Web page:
Hamas came to the Palestinian public with 'clean hands'

Ina Friedman  

Hamas is coming into its own as a force in Palestinian politics. Associated in the minds of Israelis with brutal terror operations, and in the minds of Palestinians with social-welfare activities, the movement boycotted the 1996 parliamentary elections for the Palestinian Legislative Council (PLC) on the grounds that they were part of the overall Oslo peace process, which Hamas adamantly rejected. This year the fundamentalist Islamic movement changed course and decided to challenge the secular Fatah party's domination of Palestinian self-government in two key tests of political clout. Hamas has run in the elections for municipal, town and village councils, which began last December and were completed on May 5. And having culled some 30 percent of the overall vote - placing itself on a par with the Fatah party - the movement has established itself as a player to be reckoned with in the elections for the PLC on July 17.

But does Hamas's successful foray into formal politics signify widespread support of its ideological platform, which rules out negotiating an end to the Israeli-Palestinian conflict? Dr. Gershon Baskin, founder and Israeli co-director of the independent Israel/Palestine Center for Research and Information (IPCRI), a joint Israeli-Palestinian think tank, discusses some hidden factors behind Hamas's electoral strength and what it bodes for the future.

The Jerusalem Report: Were the results of the local elections predictable?

Gershon Baskin: Although it boycotted the 1996 elections, Hamas has contested control of civic bodies like labor and student unions and has done well. But most people read those successes as a protest vote against the PA, rather than a sign that Palestinian society identified with its Islamic platform. This time, too, I believe, many of the ballots cast for Hamas were in protest of the corruption in the PA and Fatah. Because it has never served in government, Hamas was able to come to the public with "clean hands."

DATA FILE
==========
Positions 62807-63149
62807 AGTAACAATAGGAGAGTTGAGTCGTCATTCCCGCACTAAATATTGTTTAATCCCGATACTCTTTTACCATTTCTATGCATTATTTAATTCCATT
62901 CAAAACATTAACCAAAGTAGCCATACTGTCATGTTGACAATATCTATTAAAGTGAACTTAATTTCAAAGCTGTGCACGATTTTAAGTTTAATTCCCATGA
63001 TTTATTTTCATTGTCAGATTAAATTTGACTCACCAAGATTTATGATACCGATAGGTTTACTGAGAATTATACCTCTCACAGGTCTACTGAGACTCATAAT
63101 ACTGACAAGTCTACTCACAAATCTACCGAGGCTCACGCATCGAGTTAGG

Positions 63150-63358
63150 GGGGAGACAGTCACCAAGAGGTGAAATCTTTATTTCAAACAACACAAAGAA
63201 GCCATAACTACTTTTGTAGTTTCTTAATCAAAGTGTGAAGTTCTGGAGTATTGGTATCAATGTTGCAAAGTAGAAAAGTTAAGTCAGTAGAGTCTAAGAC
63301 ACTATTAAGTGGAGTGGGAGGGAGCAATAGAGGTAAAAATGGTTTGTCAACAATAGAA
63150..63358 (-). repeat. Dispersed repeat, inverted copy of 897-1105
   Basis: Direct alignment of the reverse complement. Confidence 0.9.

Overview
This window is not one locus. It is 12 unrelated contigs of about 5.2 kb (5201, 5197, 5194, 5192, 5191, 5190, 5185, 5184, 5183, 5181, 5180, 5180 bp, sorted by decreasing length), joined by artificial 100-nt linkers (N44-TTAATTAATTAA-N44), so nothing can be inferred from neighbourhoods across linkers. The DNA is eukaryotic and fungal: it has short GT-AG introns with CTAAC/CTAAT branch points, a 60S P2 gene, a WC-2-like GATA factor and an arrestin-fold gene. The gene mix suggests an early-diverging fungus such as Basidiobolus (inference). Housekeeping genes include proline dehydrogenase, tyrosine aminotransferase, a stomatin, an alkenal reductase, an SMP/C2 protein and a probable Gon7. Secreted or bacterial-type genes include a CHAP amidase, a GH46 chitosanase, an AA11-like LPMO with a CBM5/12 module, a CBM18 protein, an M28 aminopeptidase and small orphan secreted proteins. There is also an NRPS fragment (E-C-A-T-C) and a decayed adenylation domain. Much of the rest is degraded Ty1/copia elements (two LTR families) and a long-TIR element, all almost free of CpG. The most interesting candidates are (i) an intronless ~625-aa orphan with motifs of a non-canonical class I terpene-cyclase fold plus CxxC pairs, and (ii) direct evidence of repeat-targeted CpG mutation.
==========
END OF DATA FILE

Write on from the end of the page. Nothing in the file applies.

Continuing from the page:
Other than integrity, what image was Hamas trying to project?

It ran professionals - engineers, doctors, lawyers, many of them trained in the West - to create the feeling that its candidates will be more effective at governance. Hamas also has a strong record in fields associated with local government, like education and welfare. At the beginning of the last school year, for example, it handed out school bags filled with books, pens and pencils to 12,000 families in the Bethlehem area.

Were there other factors behind Hamas's electoral success?

Hamas was far better organized than Fatah, whose performance in the first round of elections was chaotic. Fatah learned its lesson - many of the people responsible resigned - and did better in the second round. But Hamas still had the advantage. It also had a well-oiled machine for getting out the vote and exploited the lingering tribal mentality. Wherever it was running a candidate associated with a specific clan, it drew on the extended family to get voters to the polls.

So the local vote was divorced from ideology?

I'm not sure we can go that far. But few ideological slogans were evident in the campaign.

Do Hamas's inroads on the local level augur a similar showing in the upcoming parliamentary elections?

Its winning candidates will now have an opportunity to prove themselves as local officials, and some may exploit their enhanced public profile to run for parliament. On the other hand, if the Fatah primaries, scheduled for May 27, yield candidates perceived as anti-corruption reformers, they will boost Fatah's prospects.

Will voters look beyond good governance?

They will be looking mainly at the chances of getting a real peace process moving with Israel. If they assess these chances as good, they'll likely vote for more moderate candidates. If they believe the chances are poor, they'll want to vote for the most extreme candidates, to match what they perceive as Israeli extremism. Most Palestinians currently believe the peace process is stymied [by Israel] and unlikely to be revived, which stands to serve Hamas. But Hamas does face one major problem: After last year's wave of targeted assassinations took out much of its top leadership, it has few charismatic figures sufficiently known to draw votes to its national slate.

Isn't it possible that becoming a major-league party will induce Hamas to moderate its positions?

There are already moderate voices in Hamas, like Sheikh Hassan Yousef [head of the Hamas politburo in Ramallah], who speaks of concluding a 10-year hudna [truce] with Israel. But his conditions for it are Israel's full withdrawal to the pre-67 border, East Jerusalem as the capital of a Palestinian state, and the right of return for Palestinian refugees. One could view this as a compromise, given Hamas's overall vision [of Israel's destruction]. But I don't see any Israeli government acceding to these terms.

Is Palestinian society paradoxically growing more democratic but less likely to opt for peace?

We're talking about two separate things. A strong Hamas showing in the parliamentary elections will hinder the ability of any Palestinian government to negotiate with Israel. But you can't reduce the meaning of democracy to a choice between alternative parties in free elections; it's a compilation of civic elements. Palestinian voters will also have to ask themselves: Will a country governed by Hamas have a free press? Will Christian Palestinians enjoy the same rights as under a secular government? Or will Hamas move toward basing legislation on shari'a [Islamic law], limiting the quality of democracy rather than enhancing it?

  The Jerusalem Report 1999 - 2004